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    I was at BestBuy the other day and people were walking out of the store with 2 and 3 TV's.... Same thing when I went to Walmart.... People are definitely buying TV's.... Both stores were almost completely wiped out of TV's that are kept on the "showroom" floor. I'd be surprised if the stock room wasn't in similar shape with the number of people I watched walk out with 2-3 TV's.... I've never seen so many TV's rolling across a parking lot at one time outside of "Black Friday"....
     
  7. jeffmorris

    jeffmorris Ancient Guru

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    My mother tried to buy one brand of cat food from three on-line stores but they don't have it in stock. Two stores were supposed to ship cat food to her but she was not waiting anymore and ordered different brand of cat food from one store. I hope that the package comes in a week.
     
  8. Loobyluggs

    Loobyluggs Ancient Guru

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    because of discounts
     
  9. Loobyluggs

    Loobyluggs Ancient Guru

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  10. The Laughing Ma

    The Laughing Ma Ancient Guru

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  11. Loobyluggs

    Loobyluggs Ancient Guru

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    True.

    But, as the story continues, the truth is scarier than Bankers being w*ankers - even if they could get the cash, it would not make a difference, which is why in part, I posted the link.

    Markets are crashing and global supply chains, that have been working for decades; are flimsy things incapable of surviving a global pandemic.

    When the cash machines run out of cash, not even criminals will be able to make money.

    The last time a drug dealer took cashless payment was....oh yeah, NEVER.
     
  12. Irenicus

    Irenicus Master Guru

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    Supply chain remains intact, even in Italy it's never been an issue.
     
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  13. Loobyluggs

    Loobyluggs Ancient Guru

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    The only way the global supply chain would not break down in a pandemic is if the entire system of production was 100% automated with no human beings whatsoever involved.

    So, from raw materials all the way through to the delivery of good/service.

    That is impossible, currently; and the whole system is dependent on NOT having any failures in the production of any good or service.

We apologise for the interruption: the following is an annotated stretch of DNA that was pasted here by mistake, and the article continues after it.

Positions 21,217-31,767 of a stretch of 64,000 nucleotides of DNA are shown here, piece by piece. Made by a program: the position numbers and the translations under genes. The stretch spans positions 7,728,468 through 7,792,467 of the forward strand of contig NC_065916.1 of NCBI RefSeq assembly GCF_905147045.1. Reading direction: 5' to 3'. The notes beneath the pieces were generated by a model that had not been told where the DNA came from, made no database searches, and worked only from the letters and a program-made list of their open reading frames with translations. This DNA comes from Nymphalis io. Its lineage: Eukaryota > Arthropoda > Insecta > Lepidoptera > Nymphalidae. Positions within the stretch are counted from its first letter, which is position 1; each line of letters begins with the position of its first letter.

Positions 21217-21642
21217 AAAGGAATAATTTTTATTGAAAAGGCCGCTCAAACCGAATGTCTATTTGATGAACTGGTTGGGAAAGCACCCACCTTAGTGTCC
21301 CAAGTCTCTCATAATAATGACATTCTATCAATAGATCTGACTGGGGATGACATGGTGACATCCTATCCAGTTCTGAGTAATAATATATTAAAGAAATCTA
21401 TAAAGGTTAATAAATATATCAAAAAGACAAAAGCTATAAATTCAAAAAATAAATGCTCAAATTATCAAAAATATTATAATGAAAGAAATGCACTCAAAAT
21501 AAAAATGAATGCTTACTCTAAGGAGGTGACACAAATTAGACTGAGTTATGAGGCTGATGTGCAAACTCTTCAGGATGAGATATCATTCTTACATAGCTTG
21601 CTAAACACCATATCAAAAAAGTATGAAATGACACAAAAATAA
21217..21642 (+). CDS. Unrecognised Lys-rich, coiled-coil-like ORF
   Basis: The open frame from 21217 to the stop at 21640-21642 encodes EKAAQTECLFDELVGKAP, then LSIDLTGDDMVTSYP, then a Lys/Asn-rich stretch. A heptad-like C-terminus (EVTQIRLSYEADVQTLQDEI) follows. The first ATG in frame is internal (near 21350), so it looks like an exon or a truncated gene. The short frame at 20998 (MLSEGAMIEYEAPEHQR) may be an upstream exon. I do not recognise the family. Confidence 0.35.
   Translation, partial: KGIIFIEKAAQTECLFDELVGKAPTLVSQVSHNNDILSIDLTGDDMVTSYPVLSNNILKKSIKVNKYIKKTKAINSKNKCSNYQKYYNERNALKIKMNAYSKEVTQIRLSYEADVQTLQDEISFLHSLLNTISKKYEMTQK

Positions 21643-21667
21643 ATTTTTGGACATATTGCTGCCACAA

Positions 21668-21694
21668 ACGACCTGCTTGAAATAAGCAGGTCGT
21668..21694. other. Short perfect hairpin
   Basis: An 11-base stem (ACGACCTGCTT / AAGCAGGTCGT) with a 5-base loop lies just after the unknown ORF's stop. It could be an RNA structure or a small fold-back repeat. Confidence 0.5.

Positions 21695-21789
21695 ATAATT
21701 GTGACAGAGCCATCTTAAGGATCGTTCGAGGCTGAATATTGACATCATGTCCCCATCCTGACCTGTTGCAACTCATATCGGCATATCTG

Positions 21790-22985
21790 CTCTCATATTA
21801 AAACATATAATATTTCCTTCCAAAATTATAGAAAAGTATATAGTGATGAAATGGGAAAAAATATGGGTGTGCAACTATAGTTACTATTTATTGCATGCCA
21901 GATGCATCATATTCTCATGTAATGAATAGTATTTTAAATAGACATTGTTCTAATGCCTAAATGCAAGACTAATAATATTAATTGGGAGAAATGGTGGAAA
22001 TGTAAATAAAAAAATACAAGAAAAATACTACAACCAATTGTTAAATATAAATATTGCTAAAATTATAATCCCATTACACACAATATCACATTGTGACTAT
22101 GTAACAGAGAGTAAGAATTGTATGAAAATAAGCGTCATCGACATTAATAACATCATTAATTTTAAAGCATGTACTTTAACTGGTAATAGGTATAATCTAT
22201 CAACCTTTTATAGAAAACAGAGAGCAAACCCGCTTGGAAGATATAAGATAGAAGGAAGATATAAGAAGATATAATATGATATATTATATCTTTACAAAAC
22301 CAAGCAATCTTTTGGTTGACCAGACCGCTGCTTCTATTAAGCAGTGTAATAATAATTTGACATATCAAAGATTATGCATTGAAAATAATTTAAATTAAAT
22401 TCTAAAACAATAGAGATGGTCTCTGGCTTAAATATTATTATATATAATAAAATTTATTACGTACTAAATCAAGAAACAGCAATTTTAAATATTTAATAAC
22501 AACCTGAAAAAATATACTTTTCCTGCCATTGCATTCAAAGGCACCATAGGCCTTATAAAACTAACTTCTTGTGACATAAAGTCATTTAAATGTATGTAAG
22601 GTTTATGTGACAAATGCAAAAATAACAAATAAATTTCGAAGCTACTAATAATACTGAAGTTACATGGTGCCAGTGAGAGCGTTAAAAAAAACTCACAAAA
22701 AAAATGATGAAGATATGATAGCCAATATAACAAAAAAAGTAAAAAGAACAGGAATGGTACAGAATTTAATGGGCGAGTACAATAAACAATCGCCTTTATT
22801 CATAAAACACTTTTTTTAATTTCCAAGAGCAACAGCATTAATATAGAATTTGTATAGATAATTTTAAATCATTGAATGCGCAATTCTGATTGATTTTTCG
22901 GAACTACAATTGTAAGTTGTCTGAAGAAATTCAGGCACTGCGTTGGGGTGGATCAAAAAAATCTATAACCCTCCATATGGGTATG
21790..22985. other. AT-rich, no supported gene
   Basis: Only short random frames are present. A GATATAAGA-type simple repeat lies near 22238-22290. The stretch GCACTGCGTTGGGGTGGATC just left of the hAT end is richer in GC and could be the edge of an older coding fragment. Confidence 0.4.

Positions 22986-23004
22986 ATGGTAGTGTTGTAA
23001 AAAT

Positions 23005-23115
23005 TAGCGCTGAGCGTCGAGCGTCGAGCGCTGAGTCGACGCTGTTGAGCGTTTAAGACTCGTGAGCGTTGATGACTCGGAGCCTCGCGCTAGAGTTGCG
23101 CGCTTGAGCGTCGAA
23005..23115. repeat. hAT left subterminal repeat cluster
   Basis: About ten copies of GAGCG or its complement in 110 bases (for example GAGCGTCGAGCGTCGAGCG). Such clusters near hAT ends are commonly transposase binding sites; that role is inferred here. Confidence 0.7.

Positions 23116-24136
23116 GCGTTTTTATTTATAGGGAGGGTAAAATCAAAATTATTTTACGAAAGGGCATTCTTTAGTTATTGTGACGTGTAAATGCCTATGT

"A chain is only as strong as the weakest link" is the most apt idiom I can think of.
     
  14. Loobyluggs

    Loobyluggs Ancient Guru

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  15. k3vst3r

    k3vst3r Ancient Guru

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    Real problem is ship containers, you have lot of containers ships out at sea unable to deliver to ports because no one is allowed dock at the minute. Most of everything arrives on container ships.
     

  16. HeavyHemi

    HeavyHemi Ancient Guru

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    And long term he see it as a positive starting with a better balancing in trade by the 3rd quarter. If you were trying to promote doom and gloom, you picked the wrong article.


    “The problem is no longer in China, where the factories are running at 100%; it comes from European and American customers,” Saadé said, suggesting that box volumes would not start to show much growth around the world through to the third quarter this year.

    Asked about his vision of how world trade might change once the coronavirus recedes, Saadé called for “more balanced world trade”. He denounced “excessive globalisation” which he said would need to be modified.

    “The crisis will be a catalyst for intra-regional developments,” the CMA CGM boss said with production of strategic goods such as health products relocating from Asia.

    However, the CEO of CMA CGM said he was convinced that China will remain more competitive on certain consumer goods, taking televisions as an example.